By Lloyd Mangram
cover bore the CRASH Sampler cassette. Often cover mounts
simply obscure the artwork underneath, but Oliver had
always argued that if we did one, the mounted object
would have to blend in as much as possible. The image
itself could be anything, but there wasn't room for
a full-blown painting based on the issue's contents;
it was Roger who suggested returning to the monster
that adorned the cover of Issue 1, only closer up, and
have it hold the cassette in its claws. Oliver obliged
with actinic light and machine-oiled fangs. It is fascinating
to hold up the two covers and compare them.
The reference to CRASHes past on the cover was not entirely
inadvertent. It already seems an age of its own now, but this
was the first issue in which I began recalling the CRASH History
of four years. And once again Roger Kean was on the move -
well, almost, for he became Editorial Director of the three
computer titles, while Barnaby Page became Managing Editor
of CRASH. It wasn't much change for CRASH, where Barnaby had
been running large sections of the magazine for some months
anyway, but the simple change in titles was a sign of the
year's third upheaval at Newsfield.
It would be wrong to publish many of the confidential details,
so suffice it to say that there were serious problems with
the way THE GAMES MACHINE was run by its two editors (fortunately
they didn't show in the finished product), and shortly after
the completion of its first issue Graeme Kidd and Gary Penn
were asked to leave the company. That didn't cause any catastrophes
itself, but when ZZAP! Editor Ciarán Brennan decided
a few days later to leave Ludlow and return to London a reshuffle
was essential. Roger Kean assumed Graeme Kiddís role of general
overseer, which job he had been effectively doing for several
months at King Street anyway; Barnaby took over CRASH,. Julian
Rignall became Managing Editor of ZZAP!; and Dominic Handy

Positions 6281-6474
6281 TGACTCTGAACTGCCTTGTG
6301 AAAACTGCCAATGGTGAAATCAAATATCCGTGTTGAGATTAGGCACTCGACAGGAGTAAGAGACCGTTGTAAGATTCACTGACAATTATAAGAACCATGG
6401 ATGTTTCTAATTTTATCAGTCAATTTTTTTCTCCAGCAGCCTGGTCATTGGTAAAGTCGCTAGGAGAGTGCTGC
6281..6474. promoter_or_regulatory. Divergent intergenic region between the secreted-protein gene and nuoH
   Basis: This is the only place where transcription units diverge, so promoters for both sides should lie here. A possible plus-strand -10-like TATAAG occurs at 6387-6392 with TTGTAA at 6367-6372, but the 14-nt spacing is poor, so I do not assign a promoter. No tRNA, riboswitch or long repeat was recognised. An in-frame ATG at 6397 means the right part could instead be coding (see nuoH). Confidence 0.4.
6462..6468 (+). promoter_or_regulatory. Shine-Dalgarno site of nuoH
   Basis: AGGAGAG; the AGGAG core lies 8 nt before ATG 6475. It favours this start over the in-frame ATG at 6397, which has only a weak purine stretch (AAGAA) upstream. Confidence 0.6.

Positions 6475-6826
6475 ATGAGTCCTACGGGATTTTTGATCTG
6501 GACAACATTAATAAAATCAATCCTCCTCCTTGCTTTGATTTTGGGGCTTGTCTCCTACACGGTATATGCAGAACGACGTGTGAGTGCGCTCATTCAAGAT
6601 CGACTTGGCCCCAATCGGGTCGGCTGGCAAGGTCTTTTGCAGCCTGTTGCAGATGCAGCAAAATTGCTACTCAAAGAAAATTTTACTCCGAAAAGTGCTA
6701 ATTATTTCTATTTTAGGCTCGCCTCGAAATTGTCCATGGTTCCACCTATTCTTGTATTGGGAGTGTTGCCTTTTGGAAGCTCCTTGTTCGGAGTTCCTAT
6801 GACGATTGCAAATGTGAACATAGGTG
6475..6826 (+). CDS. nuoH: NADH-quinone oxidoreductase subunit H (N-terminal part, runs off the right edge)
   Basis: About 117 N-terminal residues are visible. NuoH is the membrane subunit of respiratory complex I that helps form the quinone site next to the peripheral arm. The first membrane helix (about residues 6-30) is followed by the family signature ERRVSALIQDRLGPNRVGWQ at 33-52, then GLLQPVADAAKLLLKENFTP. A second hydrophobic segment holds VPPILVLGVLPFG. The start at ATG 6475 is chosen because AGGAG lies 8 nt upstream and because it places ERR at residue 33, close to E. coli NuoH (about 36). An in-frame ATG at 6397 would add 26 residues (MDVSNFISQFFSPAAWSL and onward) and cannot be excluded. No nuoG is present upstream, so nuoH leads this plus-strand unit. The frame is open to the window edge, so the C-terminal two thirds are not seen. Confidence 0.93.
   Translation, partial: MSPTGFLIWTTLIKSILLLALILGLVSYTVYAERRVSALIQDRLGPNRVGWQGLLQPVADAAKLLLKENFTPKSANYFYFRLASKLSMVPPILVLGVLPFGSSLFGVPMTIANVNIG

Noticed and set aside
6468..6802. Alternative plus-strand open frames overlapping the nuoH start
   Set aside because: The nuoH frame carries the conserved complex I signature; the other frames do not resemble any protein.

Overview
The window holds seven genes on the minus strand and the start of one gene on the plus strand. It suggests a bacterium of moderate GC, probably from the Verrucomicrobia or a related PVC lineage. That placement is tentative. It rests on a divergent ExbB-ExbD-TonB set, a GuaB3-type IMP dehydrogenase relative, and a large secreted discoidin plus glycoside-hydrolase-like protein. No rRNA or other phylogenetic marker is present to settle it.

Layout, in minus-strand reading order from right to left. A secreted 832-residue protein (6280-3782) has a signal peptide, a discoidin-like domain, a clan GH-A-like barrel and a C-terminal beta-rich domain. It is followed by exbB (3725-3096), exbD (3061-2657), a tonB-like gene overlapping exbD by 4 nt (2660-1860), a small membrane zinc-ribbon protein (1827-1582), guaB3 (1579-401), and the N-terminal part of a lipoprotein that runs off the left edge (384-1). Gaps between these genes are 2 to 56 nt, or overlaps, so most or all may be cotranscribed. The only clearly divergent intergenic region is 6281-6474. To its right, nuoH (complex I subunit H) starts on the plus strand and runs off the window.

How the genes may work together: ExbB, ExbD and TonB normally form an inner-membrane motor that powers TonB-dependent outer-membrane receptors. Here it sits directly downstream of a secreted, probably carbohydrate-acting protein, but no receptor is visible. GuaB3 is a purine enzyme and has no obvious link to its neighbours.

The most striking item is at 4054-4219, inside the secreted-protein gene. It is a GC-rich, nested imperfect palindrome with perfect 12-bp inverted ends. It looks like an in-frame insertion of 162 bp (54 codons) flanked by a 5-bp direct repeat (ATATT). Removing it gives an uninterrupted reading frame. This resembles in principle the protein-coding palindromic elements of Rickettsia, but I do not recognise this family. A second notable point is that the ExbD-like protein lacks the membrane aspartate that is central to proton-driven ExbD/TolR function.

became a full-time Staff Writer at CRASH.
A few weeks after all these changes, Newsfield left for the
annual shebang at Olympia, the tenth PCW Show, where all the
company's upheavals were soon subsumed under the chaos of
meeting software houses, signing autographs, selling CRASH
T-shirts and fighting a spirited sticker war against Your
Sinclair. In fact the only long-term casualty of Newsfield's
internal changes was Fear & Loathing; John Minson, who
had been a personal friend of the dismissed Graeme Kidd, was
no longer happy with writing for CRASH.
However, a new writer and a new section arrived. Paul Evans,
a CRASH reader from Liverpool, had written to Barnaby asking
if he might try doing a column for CRASH on modem communications.
The magazine's policy had always been to give anyone a try
- and it had often had useful results - so Paul's column started
in this issue, and soon became a regular feature.
Et Al also made its debut, the video section having transformed
itself into this motley collection of videos, books, games
and offbeat little snippets.
And as for the games . . . given the general mood at the
time, one could be forgiven for thinking that Virginís How
To Be A Complete Bastard might have been made a Smash,
but in fact the real problem with it was describing it in
the magazine, given the language used in the game. I thought
the review was as tasteful as could be, but we still got letters
complaining, and even a notification from the Press Council
about parental complaints. Sometimes you can't even call a
spade a trowel.